The 10th anniversary of my daughter’s death is a few days away. I thought I was prepared for this anniversary, but I wasn’t. Instead, I have burst into tears several times. My daughter, mother of my twin grandchildren, died from the injuries she received in a car crash. Six months later he twins’ father died from the injuries he received in another crash. The court appointed my husband and me as the twins’ guardians.
A few days before the anniversary of their mother’s death, the twins were going to celebrate their 25th birthdays, and receive their mother’s legacy. To mark the occasion, my husband and I were going to host a family dinner at a local restaurant. Since both twins were interested in home improvement, we decided to give them gift cards from Home Depot. I went to the store, selected two gift cards, and proceeded to checkout. The woman at the cash register wore a hijab, the modesty scarf Muslim women wear.
“These are generous gifts,” she said. Her comment triggered something deep inside me.
“Well, it’s a special occasion,” I replied. Suddenly my mind went back in time to my daughter’s death and the other three family members who died that year. “My daughter was the mother of our twin grandchildren. Their parents died in separate car crashes. They were 15 when they moved in with us and my husband and I cared for them for seven years. These cards are for their birthdays.” Then I blurted, “Now I’m going to cry.”
The checkout woman was so touched she started to cry too. She reached across the counter and gave me a big hug. “I’m so sorry,” she said. Both of us tried to get our emotions under control, but we couldn’t. She proceeded to tell a story more tragic than mine. I cried harder and she cried harder.
“Your daughter is in your grandchildren,” she said, trying to comfort me. The woman reached for a box of tissues, handed me one, and took one for herself. What a pair we were, two bereaved women from different cultures, different religions, and different experiences. Yet we were bonded by grief. I paid for the gift cards and left the store. On the way home I thought of something Alan Pederson, Executive Director of The Compassionate Friends, told me. We were about to record a program for Open to Hope Radio and chatting beforehand. I told Alan how I cried unexpectedly at the dinner table.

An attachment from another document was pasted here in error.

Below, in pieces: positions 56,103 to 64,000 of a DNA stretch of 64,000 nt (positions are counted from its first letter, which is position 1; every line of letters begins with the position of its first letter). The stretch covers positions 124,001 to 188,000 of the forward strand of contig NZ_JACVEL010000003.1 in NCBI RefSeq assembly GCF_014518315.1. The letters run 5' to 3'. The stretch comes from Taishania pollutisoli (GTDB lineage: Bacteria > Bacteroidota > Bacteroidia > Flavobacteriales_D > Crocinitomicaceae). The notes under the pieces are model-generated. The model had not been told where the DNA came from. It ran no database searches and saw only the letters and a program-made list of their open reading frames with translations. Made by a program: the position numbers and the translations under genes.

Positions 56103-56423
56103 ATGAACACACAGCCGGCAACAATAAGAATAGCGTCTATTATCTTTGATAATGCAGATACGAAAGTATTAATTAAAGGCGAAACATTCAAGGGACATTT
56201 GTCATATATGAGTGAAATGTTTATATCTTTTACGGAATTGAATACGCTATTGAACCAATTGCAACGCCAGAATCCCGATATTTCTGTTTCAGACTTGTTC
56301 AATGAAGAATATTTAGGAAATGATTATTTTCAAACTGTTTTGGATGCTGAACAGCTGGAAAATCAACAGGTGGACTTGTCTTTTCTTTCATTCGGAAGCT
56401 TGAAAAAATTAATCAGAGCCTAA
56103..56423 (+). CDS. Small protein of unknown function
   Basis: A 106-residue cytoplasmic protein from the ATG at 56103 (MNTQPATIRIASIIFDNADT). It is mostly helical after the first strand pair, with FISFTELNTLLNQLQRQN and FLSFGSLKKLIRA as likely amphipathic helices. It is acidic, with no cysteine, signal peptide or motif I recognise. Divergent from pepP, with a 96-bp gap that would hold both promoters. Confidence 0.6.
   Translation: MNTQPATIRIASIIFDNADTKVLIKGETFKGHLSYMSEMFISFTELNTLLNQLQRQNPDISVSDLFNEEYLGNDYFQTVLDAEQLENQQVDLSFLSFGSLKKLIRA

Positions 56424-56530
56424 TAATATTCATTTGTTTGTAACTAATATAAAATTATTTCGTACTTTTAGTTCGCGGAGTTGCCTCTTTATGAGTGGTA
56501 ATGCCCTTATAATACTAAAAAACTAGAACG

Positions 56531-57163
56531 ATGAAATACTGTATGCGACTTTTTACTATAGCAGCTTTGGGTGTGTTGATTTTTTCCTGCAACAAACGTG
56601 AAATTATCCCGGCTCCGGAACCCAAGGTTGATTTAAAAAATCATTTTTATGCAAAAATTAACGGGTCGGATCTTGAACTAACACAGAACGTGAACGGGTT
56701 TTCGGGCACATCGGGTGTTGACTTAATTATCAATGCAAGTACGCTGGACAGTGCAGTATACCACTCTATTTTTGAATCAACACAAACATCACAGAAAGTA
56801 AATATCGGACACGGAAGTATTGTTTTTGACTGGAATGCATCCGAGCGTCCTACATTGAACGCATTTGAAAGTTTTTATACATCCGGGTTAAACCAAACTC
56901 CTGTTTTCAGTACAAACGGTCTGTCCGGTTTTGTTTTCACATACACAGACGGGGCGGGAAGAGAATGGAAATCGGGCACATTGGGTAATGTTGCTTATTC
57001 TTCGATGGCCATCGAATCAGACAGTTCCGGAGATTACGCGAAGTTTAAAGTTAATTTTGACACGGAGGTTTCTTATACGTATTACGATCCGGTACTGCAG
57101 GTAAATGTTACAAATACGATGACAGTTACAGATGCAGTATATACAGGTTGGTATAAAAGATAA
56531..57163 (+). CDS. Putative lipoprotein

“The 10th anniversary is a big one,” he said. Now I know what he meant.
Other bereaved parents have also learned the power of the 10th anniversary of a child’s death. One person is blogger Sukey Forbes. She wrote a letter to her deceased daughter, Charlotte, and posted it on her blog. In the letter she tells how she decided to make life her daughter’s legacy. Impossible as this decision seemed, Forbes felt it was the “only true course” for her. Later in the letter she tells Charlotte, “I learned how to be a warrior from you.”
I learned how to be a warrior, too, and it surprised me. Why is the 10th anniversary so powerful? I think there are two reasons, one physical, and one mathematical. We have 10 fingers and 10 toes and are reminded of this every time we bathe. Americans tend to mark the passage of time, even history itself, in decades. Many things can happen in a decade. In the last decade my grandchildren graduated from high school, went to college, graduated from college, and found jobs they enjoy. Brace yourself if the 10th anniversary of a loved one’s death is approaching.
Get ready for old memories to re-surface and for unexpected tears. Don’t berate yourself when you cry. Tears are proof of your love and it lasts forever.